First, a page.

6 Be careful for nothing; but in every thing by prayer and supplication with thanksgiving let your requests be made known unto God.
7 And the peace of God, which passeth all understanding, shall keep your hearts and minds through Christ Jesus.
-In a world where there is no hope, God can still provide hope. Where there is no peace, God can still provide peace. The Bible teaches us that “with God all things are possible” (Mark 3:17). What we often overlook is that God is doing the impossible every day and oftentimes in the most overlooked of ways. It is proper to praise God when He saves a soul or heals a sickness, but don’t forget to praise Him for keeping our minds from breaking under the stress of a million little things that come at us every day. Don’t forget to praise Him for giving light in a world that sinks deeper and deeper into the darkness every day. “In every thing give thanks: for this is the will of God in Christ Jesus concerning you.” (1 Thessalonians 5:18) Don’t forget to praise Him when the unexpected comes your way either; knowing “that all things work together for good to them that love God, to them who are the called according to his purpose.” (Romans 8:28)
2 Ye lust, and have not: ye kill, and desire to have, and cannot obtain: ye fight and war, yet ye have not, because ye ask not.
-We have not because we ask not. The best-kept secret in the Christian life. It is promised that we will have heartache and tribulation in the world (John 16:33), but how much of that heartache might we be spared if we simply asked the Heavenly Father for a reprieve? We are likewise blessed beyond measure, but how much more blessing could be ours if we simply asked the one who is “able to do exceeding abundantly above all that we ask or think”? (Ephesians 3:20) We all have jobs to do on this side of eternity; opportunities to bring glory to God in Heaven. Having said that, remember that in any situation, the best thing you can do is not to witness, not to argue, not to strive in our own strength; the best thing we can do for ourselves and everyone around us is to pray.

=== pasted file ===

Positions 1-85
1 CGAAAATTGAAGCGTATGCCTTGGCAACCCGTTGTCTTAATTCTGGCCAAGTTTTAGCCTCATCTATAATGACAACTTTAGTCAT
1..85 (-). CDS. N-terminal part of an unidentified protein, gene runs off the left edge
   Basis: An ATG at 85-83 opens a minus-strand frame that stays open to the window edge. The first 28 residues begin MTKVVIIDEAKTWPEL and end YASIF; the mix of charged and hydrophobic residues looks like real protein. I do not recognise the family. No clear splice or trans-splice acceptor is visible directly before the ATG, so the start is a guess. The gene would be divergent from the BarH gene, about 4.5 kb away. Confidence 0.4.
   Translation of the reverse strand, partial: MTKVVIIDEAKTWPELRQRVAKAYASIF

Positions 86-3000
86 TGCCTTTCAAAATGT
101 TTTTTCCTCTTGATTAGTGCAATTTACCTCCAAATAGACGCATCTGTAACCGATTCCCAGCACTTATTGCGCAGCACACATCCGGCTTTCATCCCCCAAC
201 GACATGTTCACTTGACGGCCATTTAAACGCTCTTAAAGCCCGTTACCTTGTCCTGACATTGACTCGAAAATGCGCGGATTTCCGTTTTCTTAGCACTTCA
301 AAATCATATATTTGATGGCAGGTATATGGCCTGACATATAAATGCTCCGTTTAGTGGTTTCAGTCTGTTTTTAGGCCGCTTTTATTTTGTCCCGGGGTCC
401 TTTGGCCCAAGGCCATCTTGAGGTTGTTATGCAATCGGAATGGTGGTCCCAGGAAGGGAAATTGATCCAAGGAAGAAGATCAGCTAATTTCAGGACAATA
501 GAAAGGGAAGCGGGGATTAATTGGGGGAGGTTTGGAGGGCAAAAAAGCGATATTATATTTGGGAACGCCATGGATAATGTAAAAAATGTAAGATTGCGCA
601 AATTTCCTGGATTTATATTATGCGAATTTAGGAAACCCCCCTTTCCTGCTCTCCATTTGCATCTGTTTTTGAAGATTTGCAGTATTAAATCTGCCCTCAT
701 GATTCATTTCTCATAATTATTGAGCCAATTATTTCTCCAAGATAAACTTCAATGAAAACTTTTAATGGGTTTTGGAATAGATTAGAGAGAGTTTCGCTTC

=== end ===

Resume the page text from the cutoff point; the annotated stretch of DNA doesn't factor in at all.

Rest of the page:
2 Corinthians 12:7-9
7 And lest I should be exalted above measure through the abundance of the revelations, there was given to me a thorn in the flesh, the messenger of Satan to buffet me, lest I should be exalted above measure.
8 For this thing I besought the Lord thrice, that it might depart from me.
9 And he said unto me, My grace is sufficient for thee: for my strength is made perfect in weakness. Most gladly therefore will I rather glory in my infirmities, that the power of Christ may rest upon me.